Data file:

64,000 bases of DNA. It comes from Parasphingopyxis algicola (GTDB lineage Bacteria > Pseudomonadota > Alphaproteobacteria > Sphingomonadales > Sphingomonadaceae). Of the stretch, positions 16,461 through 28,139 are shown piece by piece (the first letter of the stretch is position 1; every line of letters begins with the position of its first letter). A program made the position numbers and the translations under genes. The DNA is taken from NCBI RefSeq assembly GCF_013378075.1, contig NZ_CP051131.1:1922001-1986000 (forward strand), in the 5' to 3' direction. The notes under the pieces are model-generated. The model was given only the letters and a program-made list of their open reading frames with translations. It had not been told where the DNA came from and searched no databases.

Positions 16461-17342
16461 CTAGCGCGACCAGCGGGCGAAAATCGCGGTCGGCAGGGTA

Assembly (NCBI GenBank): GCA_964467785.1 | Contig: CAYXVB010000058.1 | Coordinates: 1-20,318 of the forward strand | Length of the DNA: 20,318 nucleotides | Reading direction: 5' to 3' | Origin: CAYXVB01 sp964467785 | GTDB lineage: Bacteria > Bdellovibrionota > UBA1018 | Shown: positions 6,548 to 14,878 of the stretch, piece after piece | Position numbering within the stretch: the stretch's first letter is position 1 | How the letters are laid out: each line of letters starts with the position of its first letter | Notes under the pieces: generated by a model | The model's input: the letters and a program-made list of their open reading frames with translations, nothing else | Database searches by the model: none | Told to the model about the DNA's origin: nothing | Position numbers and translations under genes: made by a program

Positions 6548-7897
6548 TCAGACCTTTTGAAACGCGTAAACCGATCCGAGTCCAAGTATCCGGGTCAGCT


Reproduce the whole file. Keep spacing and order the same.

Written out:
64,000 bases of DNA. It comes from Parasphingopyxis algicola (GTDB lineage Bacteria > Pseudomonadota > Alphaproteobacteria > Sphingomonadales > Sphingomonadaceae). Of the stretch, positions 16,461 through 28,139 are shown piece by piece (the first letter of the stretch is position 1; every line of letters begins with the position of its first letter). A program made the position numbers and the translations under genes. The DNA is taken from NCBI RefSeq assembly GCF_013378075.1, contig NZ_CP051131.1:1922001-1986000 (forward strand), in the 5' to 3' direction. The notes under the pieces are model-generated. The model was given only the letters and a program-made list of their open reading frames with translations. It had not been told where the DNA came from and searched no databases.

Positions 16461-17342
16461 CTAGCGCGACCAGCGGGCGAAAATCGCGGTCGGCAGGGTA

Assembly (NCBI GenBank): GCA_964467785.1 | Contig: CAYXVB010000058.1 | Coordinates: 1-20,318 of the forward strand | Length of the DNA: 20,318 nucleotides | Reading direction: 5' to 3' | Origin: CAYXVB01 sp964467785 | GTDB lineage: Bacteria > Bdellovibrionota > UBA1018 | Shown: positions 6,548 to 14,878 of the stretch, piece after piece | Position numbering within the stretch: the stretch's first letter is position 1 | How the letters are laid out: each line of letters starts with the position of its first letter | Notes under the pieces: generated by a model | The model's input: the letters and a program-made list of their open reading frames with translations, nothing else | Database searches by the model: none | Told to the model about the DNA's origin: nothing | Position numbers and translations under genes: made by a program

Positions 6548-7897
6548 TCAGACCTTTTGAAACGCGTAAACCGATCCGAGTCCAAGTATCCGGGTCAGCT